• Thief



    Few debut features are as refined and stylish as Michael Mann’s Thief. A neon drenched adventure through a densely lit cityscape centred around a man who is a professional at what he does, but ultimately places his job above everything else, failing to maintain relationships and live a “normal” life. Everything about it screams “Mann”, yet the dreamy nature of some of his other works isn’t quite here, leaving few scenes feeling somewhat plain even when the visuals are distinct…

  • Free Guy

    Free Guy


    to quote ihe, “As a gamer, I liked it :)”

  • Midsommar



    Again, Ari Aster examines grief and it’s effects, except this time, he seems to forget to focus on this subject as the grip of this mysterious cult takes hold of the narrative. 

    Hereditary’s themes managed to last the entire duration and stay within the entirety of the story, but with Midsommar attempting to utilise some of the same themes within context that heavily takes influence from older horror pieces, I can’t help but think that this felt a little uninspired.…

  • GoodFellas



    Murky colours, fluid direction and a classic soundtrack build this monumental deconstruction of the American dream through one of the most purely entertaining crime dramas of all time. It would be impossible to find a scene in which the films displays any downtime because it’s one of the most intoxicatingly swift films I’ve ever seen. Every scene contains kinetic energy that’s only made stronger with genius tracking shots and music that often plays into the following scene, creating a seamlesss…

  • No Time to Die

    No Time to Die


    A mostly exquisite send off to the Craig era of Bond films. For something like this to have the length that it does is ambitious and I can say with confidence that it worked out because just about everything deserved to be in this, minus the unfortunately expository, slower scenes of the second act. Just about every cast member pulls their weight, delivering very good performances with some even exceeding expectations. Rami Malek is surprisingly extremely believable as the slow-talking,…

  • Pulp Fiction

    Pulp Fiction

    Perfect film to watch for the last day on my summer holidays. Sucks you in immediately and keeps you in without necessarily keeping you on the edge your seat and is a great stress reliever. Starts with a bang and what ensues is some of the most iconic characters in cinema participating in violent hilarity. Despite the actual high stakes in the film, it always feels laidback, but without losing it's sense of drama and tension.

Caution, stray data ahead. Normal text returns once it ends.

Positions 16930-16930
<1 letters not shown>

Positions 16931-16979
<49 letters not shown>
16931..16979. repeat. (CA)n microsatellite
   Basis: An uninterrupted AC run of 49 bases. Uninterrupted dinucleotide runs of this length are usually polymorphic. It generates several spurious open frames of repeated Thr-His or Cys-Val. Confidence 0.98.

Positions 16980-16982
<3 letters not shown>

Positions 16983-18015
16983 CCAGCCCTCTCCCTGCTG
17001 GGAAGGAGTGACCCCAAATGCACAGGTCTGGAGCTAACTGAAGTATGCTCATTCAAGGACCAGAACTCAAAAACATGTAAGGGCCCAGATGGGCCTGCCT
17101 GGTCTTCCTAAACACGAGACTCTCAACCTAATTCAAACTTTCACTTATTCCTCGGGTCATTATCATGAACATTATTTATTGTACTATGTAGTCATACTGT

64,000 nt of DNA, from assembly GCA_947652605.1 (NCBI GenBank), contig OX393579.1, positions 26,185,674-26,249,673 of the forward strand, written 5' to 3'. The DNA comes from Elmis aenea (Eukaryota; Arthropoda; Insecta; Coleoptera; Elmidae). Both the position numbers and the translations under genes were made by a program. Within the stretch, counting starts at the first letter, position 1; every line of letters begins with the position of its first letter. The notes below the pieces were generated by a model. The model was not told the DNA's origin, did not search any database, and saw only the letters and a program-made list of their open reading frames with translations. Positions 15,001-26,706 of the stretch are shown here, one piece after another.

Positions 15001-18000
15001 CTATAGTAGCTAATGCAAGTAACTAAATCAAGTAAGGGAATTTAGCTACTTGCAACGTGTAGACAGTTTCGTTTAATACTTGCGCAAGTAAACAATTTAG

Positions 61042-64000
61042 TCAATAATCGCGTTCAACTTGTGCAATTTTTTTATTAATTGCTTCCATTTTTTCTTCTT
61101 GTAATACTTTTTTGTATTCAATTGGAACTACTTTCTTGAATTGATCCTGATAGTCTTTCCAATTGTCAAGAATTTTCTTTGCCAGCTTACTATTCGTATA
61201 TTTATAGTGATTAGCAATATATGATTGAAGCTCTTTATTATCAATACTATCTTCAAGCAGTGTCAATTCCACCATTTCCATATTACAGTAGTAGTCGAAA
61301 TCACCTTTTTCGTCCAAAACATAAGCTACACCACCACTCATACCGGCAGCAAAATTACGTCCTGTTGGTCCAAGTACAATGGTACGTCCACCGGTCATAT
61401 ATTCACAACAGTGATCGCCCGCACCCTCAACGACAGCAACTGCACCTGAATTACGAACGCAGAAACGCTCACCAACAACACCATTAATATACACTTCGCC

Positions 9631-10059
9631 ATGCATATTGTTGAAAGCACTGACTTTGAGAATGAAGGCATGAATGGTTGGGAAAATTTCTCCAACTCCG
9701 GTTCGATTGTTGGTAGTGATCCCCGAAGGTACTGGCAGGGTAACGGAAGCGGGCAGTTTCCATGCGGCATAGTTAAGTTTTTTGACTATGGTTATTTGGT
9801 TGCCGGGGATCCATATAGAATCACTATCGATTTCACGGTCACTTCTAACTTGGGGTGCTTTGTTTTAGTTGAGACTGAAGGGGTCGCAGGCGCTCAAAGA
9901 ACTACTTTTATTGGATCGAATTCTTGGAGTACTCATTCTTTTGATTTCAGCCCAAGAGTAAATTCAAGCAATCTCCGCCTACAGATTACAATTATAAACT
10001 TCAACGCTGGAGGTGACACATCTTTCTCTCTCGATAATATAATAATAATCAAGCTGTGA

thanks for reading :)

  • Koyaanisqatsi



    Recently I watched Koyaanisqatsi for the first time and was blown away. Everything in the audio and the visuals was mind blowing. However, it was the day after that I realised that the version of the film I saw played entirely in REVERSE. Though this made be realise just how dense the film was. Despite not seeing the film how creators intended for it to be seen, interpretations of each scene kept invading my head as I saw it unfold.…

  • Cars 2

    Cars 2


    Cmon it’s not thaaaaaaat bad

    reasons why Cars 2 is not that bad:
    -tow mater
    -james bond car


  • Once Upon a Time… in Hollywood

    Once Upon a Time… in Hollywood


    A lot of the time, to me at least, Tarantino’s films have served as tributes to previous genres and films from a time before his. Jackie Brown pays homage to Blaxploitation flicks from the ‘70s, the Kill Bill duology seem to pay tribute to classic Japanese samurai films and Django Unchained is his take on the classic spaghetti western genre. 

    This film feels like Tarantino at his most respectful in terms of paying homage. Essentially, it’s a love letter to a long…

  • The Master

    The Master


    From what I’ve seen from Paul Thomas Anderson so far, his films seem to have this underlying intensity that keeps me so absorbed for his films’ fairly long runtime. It seems to come from the performances he can get out his actors (which are some of the best and most magnetic I’ve ever seen), the dialogue (which is some of the most fascinating writing I’ve witnessed on film), the music (which is consistently enhancing every scene it’s in) and the…

  • The American Friend

    The American Friend


    The American Friend is an outstanding European, neo-noir thriller. It’s one that seems to play out as a series of brilliant moments and sequences rather than actual scenes. I say this because the film flows so tremendously well that it’s difficult to pinpoint when scenes begin and end, however, it’s certain character moments and longer suspenseful sequences that stand out here. The reason as to why it’s hard to figure out when scenes begin and end could be down to…

  • Come and See

    Come and See


    Come and See may not be quite as shocking or disturbing as it’s reputation may suggest, but it is certainly a very emotionally draining experience that holds back little to no punches. 

    Not only is it the horrifying acts committed that can get under the skin, but the reactions and faces of the actors are some of the most expressive and visceral in any film I’ve seen. Dialogue is unnecessary since the faces can tell you all and much more.…